FERGUSON, MO (KPLR) - There were more than marches and concerts commemorating the death of Michael Brown in Ferguson Saturday.
Throughout much of Ferguson, one year later, there were signs of progress.
No one said all of the lessons of a year ago had firmly taken hold, but the in the 2nd week of August 2015, it was clear Ferguson was a different place.
The only marching new Ferguson City Council member, Wesley Bell, did Saturday was for Saturday’s job fair at the Ferguson Community Center. He was dropping newsletters door-to-door.
Employers from the Missouri Department of Mental Health, the Department of Natural Resources, home health care services and notably the Missouri Highway Patrol, among others, were all there hiring.
“What I’m starting to see is that the community and law enforcement are starting to listen to each other more,” Bell said. “That’s part of what community policing is about is building that trust, so that if there is a situation, we’ll give you the benefit of the doubt if we know you.”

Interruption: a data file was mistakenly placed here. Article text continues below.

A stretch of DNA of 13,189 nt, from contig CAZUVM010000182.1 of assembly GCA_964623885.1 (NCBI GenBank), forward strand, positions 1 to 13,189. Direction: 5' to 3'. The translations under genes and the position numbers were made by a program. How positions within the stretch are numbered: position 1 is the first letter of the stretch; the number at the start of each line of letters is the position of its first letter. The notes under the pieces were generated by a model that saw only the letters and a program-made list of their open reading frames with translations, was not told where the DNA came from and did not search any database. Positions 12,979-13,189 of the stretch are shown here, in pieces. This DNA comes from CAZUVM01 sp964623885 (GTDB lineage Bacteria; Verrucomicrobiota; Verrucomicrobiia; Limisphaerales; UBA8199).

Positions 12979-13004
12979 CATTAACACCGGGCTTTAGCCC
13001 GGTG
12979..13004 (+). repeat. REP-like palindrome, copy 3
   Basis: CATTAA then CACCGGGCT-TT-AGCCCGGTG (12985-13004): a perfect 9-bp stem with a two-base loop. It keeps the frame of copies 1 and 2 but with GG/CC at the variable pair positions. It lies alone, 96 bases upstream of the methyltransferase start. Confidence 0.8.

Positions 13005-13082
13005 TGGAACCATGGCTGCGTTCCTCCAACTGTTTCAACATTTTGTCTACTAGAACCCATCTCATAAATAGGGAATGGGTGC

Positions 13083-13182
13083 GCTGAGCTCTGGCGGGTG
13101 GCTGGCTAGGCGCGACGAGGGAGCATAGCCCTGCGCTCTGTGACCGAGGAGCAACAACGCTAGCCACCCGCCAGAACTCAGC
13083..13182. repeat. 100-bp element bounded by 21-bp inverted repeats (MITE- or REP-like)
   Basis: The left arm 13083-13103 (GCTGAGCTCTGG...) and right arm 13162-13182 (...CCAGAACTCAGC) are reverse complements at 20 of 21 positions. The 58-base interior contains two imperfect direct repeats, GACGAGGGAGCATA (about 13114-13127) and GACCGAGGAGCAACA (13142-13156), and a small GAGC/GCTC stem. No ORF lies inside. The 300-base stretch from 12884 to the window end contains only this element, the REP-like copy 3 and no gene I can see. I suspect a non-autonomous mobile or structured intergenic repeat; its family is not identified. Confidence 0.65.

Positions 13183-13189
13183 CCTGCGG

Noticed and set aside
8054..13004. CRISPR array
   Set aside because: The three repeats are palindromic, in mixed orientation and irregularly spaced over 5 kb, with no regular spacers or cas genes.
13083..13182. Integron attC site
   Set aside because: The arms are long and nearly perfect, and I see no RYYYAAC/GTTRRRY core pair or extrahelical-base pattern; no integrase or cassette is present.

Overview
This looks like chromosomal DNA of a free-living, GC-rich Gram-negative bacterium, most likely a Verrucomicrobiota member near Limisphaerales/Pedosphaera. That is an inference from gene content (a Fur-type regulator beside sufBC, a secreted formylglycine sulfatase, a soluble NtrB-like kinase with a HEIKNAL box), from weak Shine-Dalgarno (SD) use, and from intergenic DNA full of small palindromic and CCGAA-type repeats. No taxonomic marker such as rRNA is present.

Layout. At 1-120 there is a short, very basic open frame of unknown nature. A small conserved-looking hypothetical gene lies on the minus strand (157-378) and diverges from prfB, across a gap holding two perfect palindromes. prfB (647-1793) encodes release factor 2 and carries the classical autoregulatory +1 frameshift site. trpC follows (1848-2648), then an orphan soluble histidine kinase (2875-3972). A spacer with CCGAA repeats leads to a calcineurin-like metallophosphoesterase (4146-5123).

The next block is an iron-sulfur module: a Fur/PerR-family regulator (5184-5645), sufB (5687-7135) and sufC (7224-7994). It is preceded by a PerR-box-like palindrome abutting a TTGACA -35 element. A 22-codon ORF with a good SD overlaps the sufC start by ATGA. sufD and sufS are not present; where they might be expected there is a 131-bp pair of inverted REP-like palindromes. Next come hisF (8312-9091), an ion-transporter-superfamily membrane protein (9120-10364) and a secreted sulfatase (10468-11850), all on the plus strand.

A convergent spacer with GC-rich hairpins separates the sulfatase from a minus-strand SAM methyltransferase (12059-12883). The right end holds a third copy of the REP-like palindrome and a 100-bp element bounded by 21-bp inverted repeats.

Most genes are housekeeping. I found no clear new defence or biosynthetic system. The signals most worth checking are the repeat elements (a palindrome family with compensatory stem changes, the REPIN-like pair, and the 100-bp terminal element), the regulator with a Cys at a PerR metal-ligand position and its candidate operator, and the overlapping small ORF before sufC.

“This is a monumental part of it, secondary to education. Being able to financially support yourself and others in your community, we’re definitely taking a step in the right direction for us to becoming unified,” said job seeker, Duane Ford.
The Ferguson Farmer’s Market across town was hopping again.
It was hard to imagine the unrest of a year ago temporarily shut it down.
A lot had changed indeed.
“I hadn’t thought about running for city council to be perfectly honest,” Bell said. “There was a series of things that pushed me in that direction. I felt a need for people to get involved. You can either put up or shut up.”
“We have a long way to go, a very long way to go. But I’m appreciative of where we’ve gotten to thus far,” Ford said.
A long way to go but people seemed to have a better idea of the view from each other’s shoes.
They wondered what if it had been like that on August 9th, 2014.